To amend the Federal Power Act to protect the bulk-power system and electric infrastructure critical to the defense and well-being of the United States against natural and manmade electromagnetic pulse ("EMP") threats and vulnerabilities.
The bill’s titles are written by its sponsor.
Feb 11, 2011
112th Congress, 2011–2013
Died in a previous Congress
This bill was introduced on February 11, 2011, in a previous session of Congress, but was not enacted.
Representative for Arizona's 2nd congressional district
Read Text »
Last Updated: Feb 11, 2011
Length: 23 pages
Feb 11, 2011
Bills and resolutions are referred to committees which debate the bill before possibly sending it on to the whole chamber.
Jun 18, 2013
Reintroduced Bill — Introduced
This activity took place on a related bill, H.R. 2417 (113th).
H.R. 668 (112th) was a bill in the United States Congress.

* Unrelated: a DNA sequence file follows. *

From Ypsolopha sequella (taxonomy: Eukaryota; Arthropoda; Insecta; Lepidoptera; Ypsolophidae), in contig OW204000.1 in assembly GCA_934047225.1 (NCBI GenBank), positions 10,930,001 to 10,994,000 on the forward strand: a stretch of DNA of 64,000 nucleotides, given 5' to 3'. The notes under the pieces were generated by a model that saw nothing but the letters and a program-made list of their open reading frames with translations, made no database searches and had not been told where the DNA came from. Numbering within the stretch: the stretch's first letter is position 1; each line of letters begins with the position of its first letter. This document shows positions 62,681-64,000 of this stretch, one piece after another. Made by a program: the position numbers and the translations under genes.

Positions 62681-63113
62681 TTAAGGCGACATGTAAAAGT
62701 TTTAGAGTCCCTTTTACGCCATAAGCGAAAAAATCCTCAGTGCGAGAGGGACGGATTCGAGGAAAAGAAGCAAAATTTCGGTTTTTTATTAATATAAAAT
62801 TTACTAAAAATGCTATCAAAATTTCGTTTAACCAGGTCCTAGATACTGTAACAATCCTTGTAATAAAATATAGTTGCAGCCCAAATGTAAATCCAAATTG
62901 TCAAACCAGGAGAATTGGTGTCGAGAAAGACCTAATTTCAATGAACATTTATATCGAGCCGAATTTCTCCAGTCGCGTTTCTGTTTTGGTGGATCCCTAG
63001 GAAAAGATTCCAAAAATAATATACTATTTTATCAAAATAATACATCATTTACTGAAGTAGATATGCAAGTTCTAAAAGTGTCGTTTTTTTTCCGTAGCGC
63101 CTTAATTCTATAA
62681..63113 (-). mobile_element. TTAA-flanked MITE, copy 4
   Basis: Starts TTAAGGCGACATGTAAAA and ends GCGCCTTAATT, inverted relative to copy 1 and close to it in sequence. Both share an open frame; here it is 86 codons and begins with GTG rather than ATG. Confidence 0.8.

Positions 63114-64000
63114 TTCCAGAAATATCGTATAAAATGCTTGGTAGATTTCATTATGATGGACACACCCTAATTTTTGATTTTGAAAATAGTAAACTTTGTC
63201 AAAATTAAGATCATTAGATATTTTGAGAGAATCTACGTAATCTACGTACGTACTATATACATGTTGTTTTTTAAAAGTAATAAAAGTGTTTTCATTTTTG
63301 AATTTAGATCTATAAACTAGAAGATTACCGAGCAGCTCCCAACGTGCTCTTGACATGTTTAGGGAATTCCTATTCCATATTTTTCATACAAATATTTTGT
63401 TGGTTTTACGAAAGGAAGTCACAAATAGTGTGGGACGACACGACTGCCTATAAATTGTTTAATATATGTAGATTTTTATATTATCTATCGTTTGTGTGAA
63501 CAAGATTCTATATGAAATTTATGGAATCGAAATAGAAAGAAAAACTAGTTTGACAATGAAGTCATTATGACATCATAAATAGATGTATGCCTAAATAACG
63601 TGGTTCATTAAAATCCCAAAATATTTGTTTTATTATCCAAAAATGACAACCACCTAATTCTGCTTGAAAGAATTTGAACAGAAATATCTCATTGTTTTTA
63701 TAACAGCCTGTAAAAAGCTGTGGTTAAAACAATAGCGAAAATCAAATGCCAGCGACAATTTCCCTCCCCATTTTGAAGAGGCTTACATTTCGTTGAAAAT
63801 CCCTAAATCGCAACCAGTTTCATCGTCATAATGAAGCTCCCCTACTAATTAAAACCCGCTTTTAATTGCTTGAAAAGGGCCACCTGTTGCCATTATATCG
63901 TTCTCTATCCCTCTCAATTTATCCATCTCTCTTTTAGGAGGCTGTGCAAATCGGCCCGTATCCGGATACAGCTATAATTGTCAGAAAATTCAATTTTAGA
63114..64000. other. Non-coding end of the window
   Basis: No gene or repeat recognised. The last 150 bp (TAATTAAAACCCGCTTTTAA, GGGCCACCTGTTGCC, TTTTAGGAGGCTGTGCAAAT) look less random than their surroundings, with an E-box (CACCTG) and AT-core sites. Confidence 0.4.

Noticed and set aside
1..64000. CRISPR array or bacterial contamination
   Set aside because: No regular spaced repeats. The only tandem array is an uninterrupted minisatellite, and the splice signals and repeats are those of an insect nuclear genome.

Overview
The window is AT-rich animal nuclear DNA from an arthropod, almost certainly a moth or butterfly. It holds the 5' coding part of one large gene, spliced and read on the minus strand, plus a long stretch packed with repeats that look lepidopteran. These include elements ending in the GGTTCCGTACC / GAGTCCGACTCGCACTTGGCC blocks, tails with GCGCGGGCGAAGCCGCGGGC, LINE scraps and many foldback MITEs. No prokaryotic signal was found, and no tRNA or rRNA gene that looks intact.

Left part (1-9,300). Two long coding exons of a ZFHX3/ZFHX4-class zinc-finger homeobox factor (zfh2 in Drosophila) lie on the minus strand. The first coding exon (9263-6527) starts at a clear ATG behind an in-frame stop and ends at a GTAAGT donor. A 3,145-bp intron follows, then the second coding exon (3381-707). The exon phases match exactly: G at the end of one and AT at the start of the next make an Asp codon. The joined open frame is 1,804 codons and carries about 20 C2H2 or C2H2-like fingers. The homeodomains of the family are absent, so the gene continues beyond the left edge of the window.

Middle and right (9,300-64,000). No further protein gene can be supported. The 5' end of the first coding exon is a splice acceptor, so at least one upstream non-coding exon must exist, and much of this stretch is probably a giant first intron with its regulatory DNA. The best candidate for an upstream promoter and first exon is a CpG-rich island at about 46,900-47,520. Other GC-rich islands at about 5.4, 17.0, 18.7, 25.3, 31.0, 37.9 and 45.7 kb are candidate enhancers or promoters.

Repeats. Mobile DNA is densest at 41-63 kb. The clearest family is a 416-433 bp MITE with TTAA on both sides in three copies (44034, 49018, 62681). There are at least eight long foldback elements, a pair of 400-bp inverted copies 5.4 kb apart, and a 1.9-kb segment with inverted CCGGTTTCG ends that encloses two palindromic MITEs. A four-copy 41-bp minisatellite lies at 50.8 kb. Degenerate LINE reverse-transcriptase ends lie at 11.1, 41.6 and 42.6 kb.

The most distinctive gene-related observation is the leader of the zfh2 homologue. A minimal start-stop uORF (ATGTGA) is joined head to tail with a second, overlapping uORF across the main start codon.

A bill must be passed by both the House and Senate in identical form and then be signed by the President to become law.
This bill was introduced in the 112th Congress, which met from Jan 5, 2011 to Jan 3, 2013. Legislation not enacted by the end of a Congress is cleared from the books.
How to cite this information.
We recommend the following MLA-formatted citation when using the information you see here in academic work:
Civic Impulse. (2017). H.R. 668 — 112th Congress: Secure High-voltage Infrastructure for Electricity from Lethal Damage Act. Retrieved from https://www.govtrack.us/congress/bills/112/hr668
“H.R. 668 — 112th Congress: Secure High-voltage Infrastructure for Electricity from Lethal Damage Act.” www.GovTrack.us. 2011. September 24, 2017 <https://www.govtrack.us/congress/bills/112/hr668>
|title=H.R. 668 (112th)
|accessdate=September 24, 2017
|author=112th Congress (2011)
|date=February 11, 2011
|quote=Secure High-voltage Infrastructure for Electricity from Lethal Damage Act
Where is this information from?
GovTrack automatically collects legislative information from a variety of governmental and non-governmental sources. This page is sourced primarily from Congress.gov, the official portal of the United States Congress. Congress.gov is generally updated one day after events occur, and so legislative activity shown here may be one day behind. Data via the congress project.